EYE-CATCHING TO BE SURE A frame from Tomasz Tomaszewski’s “Hades?” series.
In the 1930s, the New Deal-era Farm Security Administration compiled arguably the most influential photo dossier in American history, enlisting nationally prominent photographers like Dorothea Lange and Walker Evans to capture scenes of rural poverty during the Great Depression. In the '70s, the EPA reprised the idea, tasking freelance photogs to study US environmental pollution. That initiative became Documerica, a 15,000-photo set that spurred major advances in environmental policy.
Visiting "Crisis and Opportunity," the international photography exhibition produced by SocialDocumentary.net and the Center for Economic and Social Rights, a whole lot has changed. There have been numerous technical advances, of course, and it's safe to say that nobody's getting any government funding (far from it, in fact — the content of SocialDocumentary.net is user-generated), but mostly, there are notable differences in the way we view photography itself.
One of the show's strengths, somewhat perversely, is the unsubtle irony in demonstrating the poverty of global labor communities using an artistic medium of incredible surplus. Fine art or no, photography is now one of the world's most popular hobbies. We absorb countless photos daily, and increasingly rely on them to make our persuasive arguments and selling points. "Photographs furnish evidence," Susan Sontag wrote in 1977's On Photography, but as a cultural practice, that's less true now than ever. Most examples of modern photography are commercial, which has changed the way we view pictures as a whole. While that may make the task of today's photojournalists a little tougher, these photographs certainly do furnish evidence of some very real and unsettling scenarios.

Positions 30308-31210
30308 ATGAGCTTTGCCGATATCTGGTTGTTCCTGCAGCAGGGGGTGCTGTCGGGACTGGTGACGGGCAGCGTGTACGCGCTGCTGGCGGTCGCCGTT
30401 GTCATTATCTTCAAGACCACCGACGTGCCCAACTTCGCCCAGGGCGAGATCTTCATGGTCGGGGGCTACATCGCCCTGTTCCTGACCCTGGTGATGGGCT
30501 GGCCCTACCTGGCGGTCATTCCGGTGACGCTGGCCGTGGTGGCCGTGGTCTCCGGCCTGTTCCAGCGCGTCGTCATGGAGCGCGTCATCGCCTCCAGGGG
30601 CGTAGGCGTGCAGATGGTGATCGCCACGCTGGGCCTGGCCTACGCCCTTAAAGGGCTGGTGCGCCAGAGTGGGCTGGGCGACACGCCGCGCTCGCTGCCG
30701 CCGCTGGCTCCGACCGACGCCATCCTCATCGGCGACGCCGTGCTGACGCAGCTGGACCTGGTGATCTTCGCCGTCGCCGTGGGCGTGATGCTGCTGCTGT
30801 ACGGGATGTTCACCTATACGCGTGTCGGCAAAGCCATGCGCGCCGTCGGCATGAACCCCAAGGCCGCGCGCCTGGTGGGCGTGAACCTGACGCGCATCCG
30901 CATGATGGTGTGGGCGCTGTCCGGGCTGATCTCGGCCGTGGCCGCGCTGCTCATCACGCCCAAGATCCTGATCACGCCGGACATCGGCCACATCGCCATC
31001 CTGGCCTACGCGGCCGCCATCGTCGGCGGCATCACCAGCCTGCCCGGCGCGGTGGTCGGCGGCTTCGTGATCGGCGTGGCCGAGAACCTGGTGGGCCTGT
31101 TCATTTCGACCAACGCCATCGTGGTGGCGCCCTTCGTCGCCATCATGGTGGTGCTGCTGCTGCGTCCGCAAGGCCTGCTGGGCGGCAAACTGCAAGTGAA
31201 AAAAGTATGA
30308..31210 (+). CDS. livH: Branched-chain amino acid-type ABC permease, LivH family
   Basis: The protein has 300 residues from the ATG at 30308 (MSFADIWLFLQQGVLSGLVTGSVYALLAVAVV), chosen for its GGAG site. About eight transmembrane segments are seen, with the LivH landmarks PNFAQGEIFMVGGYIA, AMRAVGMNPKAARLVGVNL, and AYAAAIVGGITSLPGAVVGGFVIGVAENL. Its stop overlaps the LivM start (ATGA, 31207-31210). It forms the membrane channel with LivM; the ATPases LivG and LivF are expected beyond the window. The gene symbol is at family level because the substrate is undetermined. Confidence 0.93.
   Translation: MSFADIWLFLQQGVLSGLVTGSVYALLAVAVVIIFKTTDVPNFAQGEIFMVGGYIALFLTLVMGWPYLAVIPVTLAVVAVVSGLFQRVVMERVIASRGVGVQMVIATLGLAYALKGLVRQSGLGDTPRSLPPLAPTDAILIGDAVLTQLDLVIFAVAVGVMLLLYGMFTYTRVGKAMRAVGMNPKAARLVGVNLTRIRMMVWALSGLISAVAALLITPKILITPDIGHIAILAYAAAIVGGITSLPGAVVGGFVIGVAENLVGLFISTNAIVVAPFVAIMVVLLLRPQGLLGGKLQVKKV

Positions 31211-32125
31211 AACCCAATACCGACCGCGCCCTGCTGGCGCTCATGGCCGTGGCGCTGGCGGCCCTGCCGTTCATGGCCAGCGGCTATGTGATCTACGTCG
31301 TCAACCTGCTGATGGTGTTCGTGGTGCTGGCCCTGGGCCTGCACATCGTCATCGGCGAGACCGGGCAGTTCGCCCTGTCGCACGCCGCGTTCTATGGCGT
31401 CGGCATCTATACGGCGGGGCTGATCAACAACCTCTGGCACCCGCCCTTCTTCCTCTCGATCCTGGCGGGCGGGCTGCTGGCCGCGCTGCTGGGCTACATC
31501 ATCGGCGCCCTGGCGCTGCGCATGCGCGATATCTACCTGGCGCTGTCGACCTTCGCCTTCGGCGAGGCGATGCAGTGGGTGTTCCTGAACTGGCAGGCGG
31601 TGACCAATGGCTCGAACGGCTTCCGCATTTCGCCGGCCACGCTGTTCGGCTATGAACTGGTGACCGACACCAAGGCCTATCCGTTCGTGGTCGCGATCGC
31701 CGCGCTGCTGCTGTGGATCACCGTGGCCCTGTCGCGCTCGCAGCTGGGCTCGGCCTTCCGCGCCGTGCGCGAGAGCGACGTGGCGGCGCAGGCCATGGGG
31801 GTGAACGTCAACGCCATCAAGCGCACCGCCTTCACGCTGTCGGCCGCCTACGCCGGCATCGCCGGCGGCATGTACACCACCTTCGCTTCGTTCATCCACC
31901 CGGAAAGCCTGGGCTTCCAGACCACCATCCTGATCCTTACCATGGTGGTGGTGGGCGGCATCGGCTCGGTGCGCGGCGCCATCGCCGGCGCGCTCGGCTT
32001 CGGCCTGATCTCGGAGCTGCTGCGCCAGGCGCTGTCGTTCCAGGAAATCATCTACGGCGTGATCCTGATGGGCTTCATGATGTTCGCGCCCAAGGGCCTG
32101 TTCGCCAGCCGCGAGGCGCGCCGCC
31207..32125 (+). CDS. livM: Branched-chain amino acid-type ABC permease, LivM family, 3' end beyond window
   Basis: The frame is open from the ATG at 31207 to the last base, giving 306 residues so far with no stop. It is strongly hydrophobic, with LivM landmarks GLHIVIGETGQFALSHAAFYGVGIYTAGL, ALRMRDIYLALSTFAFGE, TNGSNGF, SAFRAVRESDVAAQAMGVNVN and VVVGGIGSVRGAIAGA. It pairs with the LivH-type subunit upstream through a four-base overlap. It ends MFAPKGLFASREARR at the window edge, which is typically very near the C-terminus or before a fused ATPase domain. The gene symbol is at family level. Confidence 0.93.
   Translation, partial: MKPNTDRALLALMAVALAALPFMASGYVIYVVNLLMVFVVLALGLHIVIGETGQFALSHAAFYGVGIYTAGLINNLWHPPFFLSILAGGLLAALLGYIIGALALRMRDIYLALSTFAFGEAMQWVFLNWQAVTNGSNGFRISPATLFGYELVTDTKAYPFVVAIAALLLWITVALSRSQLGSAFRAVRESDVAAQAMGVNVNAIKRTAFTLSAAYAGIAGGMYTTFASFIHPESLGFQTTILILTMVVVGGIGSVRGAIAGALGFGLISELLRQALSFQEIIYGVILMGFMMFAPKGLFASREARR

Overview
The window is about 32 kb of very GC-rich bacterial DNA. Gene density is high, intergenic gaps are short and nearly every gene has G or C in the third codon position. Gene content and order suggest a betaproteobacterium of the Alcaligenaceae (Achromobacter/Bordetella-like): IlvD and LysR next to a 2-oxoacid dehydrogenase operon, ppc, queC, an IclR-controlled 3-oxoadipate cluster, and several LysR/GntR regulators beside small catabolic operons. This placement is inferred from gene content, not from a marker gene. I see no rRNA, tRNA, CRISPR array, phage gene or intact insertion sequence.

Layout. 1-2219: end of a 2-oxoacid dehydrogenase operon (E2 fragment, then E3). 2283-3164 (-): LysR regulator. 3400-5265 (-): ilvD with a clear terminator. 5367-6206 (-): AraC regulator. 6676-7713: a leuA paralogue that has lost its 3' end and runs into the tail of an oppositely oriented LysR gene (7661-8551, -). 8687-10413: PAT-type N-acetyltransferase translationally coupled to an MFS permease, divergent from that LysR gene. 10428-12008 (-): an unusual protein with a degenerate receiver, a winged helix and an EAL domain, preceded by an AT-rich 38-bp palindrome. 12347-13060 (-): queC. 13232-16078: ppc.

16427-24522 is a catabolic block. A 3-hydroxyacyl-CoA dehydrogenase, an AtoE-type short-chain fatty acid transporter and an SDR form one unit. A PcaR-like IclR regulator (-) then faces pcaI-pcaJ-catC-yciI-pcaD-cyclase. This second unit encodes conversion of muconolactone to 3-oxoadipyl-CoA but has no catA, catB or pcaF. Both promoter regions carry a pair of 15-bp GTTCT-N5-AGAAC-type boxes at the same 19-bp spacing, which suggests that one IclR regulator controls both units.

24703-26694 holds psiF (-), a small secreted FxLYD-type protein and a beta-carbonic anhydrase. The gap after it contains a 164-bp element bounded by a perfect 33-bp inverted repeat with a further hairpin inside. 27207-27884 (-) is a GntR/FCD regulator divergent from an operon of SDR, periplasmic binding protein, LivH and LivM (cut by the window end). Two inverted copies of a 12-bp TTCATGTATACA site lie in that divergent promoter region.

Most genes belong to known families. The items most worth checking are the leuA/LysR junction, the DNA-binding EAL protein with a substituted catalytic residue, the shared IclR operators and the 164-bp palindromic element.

In seven black-and-white photographs, Michael McElroy's "An American Nightmare" tells the story of Howard Mallinger, a middle-aged man who loses home, health, and savings in attempting to forestall his ailing wife's death. It's a highly effective documentation of unassailable veracity, and if that's all we take from it, it's nobody's loss. But there's also something queerly sickening about these photos, and it goes beyond the familiarity or pathos in the story. For some reason, McElroy's shots seem staged. Howard, his wife, his adult son, the doctors, each appear like actors on a film set, which makes looking in all the more distressing because they're not, of course. It'd be naive to suggest this is an accident. McElroy's pictures are the most memorable in the exhibit not simply because we feel we've seen them before, but because we become conscious of the horrifying double-take we perform in "recognizing" them. Although Howard is presented as a character, we understand that he is not, and have to perform the work of re-assimilating him into real life ourselves.
Tomasz Tomaszewski, a 20-year contributor to National Geographic, employs a much different tactic. His "Hades?" series finds workers in Upper Silesia, Poland, performing hard manual labor and reflecting on their waning culture of industry. Tomaszewski's photographs are the richest and most strikingly detailed here, owing their composition to Renaissance battle paintings and making this drudging coal mine look like a circus. Unfortunately, you can also see traces of his employer's dramatic style. Tomaszewski tends to lionize his depictions of laborers and officers, and while the pictures are visually stunning, the subjects can often appear heroic and statuesque to the point of caricature.